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April 26, 2000

Ms. Susan Combs
Commissioner
Texas Department of Agriculture
P.O. Box 12847
Austin, Texas 78711-2847

OR2000-1619

Dear Ms. Combs:

You ask whether certain information is subject to required public disclosure under chapter 552 of the Government Code. Your request was assigned ID# 134503.

The Department of Agriculture (the "department") received a request for thirteen categories of information related to the department's seed certification program. You assigned this request department tracking number TDA-PIR2000-048. You claim that the requested information is excepted from disclosure under section 552.110 of the Government Code. You have submitted a representative sample of the responsive information to this office for review.(1)

You indicated that the interests of a third party, Lark Seeds International ("Lark"), are implicated by the release of the responsive information. You relate that you have notified Lark of the pending request, pursuant to Government Code section 552.305. Representatives of Lark submitted comments to this office, asserting that sections 552.103, 552.104, 552.110 and 552.111 of the Government Code except responsive information from disclosure. Sections 552.103, 552.104 and 552.111 protect the interests of governmental bodies and do not protect the interests of parties which submit information to governmental bodies. Open Records Decision No. 592 (1991). Because the department does not raise these exceptions, no information may be withheld under these exceptions. Gov't Code 552.007; See also Birnbaum v. Alliance of American Insurers, 994 S.W.2d 766 (Tex. App.-Austin 1999).

We first note that the requestor seeks certain tangible items (seed samples) which are not "public information" subject to disclosure under chapter 552 of the Government Code. The requested seed samples need not be released. See Open Records Decision No. 581 (1990).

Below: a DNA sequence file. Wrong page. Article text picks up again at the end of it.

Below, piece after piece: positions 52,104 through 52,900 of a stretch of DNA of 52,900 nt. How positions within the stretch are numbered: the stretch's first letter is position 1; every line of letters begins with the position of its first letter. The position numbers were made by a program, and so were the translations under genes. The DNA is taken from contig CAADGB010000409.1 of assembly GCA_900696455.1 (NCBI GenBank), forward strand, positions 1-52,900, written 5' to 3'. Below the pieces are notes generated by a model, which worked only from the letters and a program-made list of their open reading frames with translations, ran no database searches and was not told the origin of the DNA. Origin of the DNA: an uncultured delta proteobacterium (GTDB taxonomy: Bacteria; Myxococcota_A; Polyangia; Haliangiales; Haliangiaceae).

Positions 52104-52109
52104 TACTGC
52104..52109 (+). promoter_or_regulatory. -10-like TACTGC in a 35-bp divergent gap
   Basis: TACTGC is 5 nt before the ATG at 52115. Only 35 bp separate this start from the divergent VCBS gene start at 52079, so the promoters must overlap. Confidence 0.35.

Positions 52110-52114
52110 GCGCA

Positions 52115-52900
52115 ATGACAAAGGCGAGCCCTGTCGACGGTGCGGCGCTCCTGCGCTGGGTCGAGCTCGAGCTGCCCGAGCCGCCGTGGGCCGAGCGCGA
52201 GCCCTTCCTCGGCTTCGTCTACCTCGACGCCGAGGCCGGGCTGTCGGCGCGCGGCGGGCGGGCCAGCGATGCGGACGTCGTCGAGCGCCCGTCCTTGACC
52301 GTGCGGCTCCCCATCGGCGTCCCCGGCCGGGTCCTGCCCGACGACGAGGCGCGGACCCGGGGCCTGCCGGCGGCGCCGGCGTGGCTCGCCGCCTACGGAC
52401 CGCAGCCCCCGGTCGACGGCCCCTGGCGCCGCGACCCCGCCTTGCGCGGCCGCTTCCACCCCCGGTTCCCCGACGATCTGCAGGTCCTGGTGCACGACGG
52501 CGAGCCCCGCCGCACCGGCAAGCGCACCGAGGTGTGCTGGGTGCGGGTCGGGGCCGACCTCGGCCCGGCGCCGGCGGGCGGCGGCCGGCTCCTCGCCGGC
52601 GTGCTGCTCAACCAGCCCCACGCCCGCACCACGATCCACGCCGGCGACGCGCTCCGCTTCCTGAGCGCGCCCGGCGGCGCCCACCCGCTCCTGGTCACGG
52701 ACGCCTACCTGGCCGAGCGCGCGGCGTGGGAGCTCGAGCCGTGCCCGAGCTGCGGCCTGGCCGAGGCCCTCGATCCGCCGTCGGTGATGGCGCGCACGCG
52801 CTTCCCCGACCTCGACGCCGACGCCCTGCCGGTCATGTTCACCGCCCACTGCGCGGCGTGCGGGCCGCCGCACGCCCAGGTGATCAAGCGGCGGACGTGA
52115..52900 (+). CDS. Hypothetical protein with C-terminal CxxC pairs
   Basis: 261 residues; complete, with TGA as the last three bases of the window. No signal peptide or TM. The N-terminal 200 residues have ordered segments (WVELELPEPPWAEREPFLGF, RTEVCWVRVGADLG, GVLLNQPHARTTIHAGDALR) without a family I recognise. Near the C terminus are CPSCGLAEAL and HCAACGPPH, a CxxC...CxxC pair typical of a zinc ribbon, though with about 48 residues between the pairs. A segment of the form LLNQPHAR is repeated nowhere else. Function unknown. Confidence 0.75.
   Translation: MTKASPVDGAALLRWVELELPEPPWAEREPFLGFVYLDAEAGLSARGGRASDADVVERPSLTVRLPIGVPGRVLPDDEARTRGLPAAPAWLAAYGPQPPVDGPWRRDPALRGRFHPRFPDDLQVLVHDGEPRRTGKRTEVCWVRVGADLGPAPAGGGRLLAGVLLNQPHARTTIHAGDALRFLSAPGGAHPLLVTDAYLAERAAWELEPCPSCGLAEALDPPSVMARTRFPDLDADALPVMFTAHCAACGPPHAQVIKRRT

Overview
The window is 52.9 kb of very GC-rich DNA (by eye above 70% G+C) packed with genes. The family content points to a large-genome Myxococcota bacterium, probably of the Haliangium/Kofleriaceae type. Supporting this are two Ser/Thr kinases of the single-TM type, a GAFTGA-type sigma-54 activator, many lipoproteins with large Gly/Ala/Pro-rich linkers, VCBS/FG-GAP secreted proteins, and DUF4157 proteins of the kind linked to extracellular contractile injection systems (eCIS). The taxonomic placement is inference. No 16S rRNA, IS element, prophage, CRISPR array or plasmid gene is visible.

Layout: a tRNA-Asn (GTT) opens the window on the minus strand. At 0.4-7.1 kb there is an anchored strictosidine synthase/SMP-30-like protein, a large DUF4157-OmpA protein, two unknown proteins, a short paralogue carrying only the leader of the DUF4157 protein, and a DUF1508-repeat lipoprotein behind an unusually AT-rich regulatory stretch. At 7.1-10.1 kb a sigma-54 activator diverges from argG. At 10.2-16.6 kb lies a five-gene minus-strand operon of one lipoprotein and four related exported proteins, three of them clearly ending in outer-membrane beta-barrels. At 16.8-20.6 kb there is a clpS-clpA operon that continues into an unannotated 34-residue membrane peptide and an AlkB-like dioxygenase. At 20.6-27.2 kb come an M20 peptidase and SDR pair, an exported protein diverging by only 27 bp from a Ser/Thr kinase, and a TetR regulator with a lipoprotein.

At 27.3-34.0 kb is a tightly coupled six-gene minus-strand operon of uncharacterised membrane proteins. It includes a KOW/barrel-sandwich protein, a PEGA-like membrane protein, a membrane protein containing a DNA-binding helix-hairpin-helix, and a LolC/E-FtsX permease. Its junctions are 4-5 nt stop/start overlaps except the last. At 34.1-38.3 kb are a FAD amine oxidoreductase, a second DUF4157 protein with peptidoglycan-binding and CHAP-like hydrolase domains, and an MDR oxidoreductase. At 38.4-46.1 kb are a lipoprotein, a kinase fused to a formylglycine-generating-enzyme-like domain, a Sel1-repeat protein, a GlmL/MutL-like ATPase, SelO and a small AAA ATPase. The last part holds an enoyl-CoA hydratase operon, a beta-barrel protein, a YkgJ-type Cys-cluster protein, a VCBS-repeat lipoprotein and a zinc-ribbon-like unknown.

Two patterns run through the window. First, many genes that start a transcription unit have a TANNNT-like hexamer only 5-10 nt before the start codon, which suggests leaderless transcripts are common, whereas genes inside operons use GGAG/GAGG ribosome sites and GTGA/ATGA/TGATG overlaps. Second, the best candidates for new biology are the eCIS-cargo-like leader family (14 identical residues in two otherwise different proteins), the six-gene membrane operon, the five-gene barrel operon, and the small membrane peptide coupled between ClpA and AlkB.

The department submitted the following categories of responsive information, which we have numbered for reference purposes.

(1) origin and breeding history

(2) number of seed tags in designated fields (untitled document)

(3) number of tags requested (tag request)

(4) number of requested labels (request for certification labels)

\

(5) application to SSPB to produce seed under certification

(6) number of labels (shipping invoice)

(7) description of plant variety

(8) previous growing history (supplement sheet)

(9) field map

(10) acreage planted (application for field inspection)

The department highlighted parts of this information to indicate the portion that it asserts is "[p]ossible commercial or financial information of a proprietary nature the disclosure of which would cause competitive harm." It has also withheld documents in their entirety in certain categories. We have reviewed the submitted information and considered the application of section 552.110 of the Government Code.

Section 552.110 provides,

(a) A trade secret obtained from a person and privileged or confidential by statute or judicial decision is excepted from the requirements of Section 552.021.

(b) Commercial or financial information for which it is demonstrated based on specific factual evidence that disclosure would cause substantial competitive harm to the person from whom the information was obtained is excepted from the requirements of Section 552.021.

We first turn to the application of the trade secrets exception, Government Code section 552.110(a). The Texas Supreme Court has adopted the definition of "trade secret" from the Restatement of Torts, section 757, which holds a "trade secret" to be: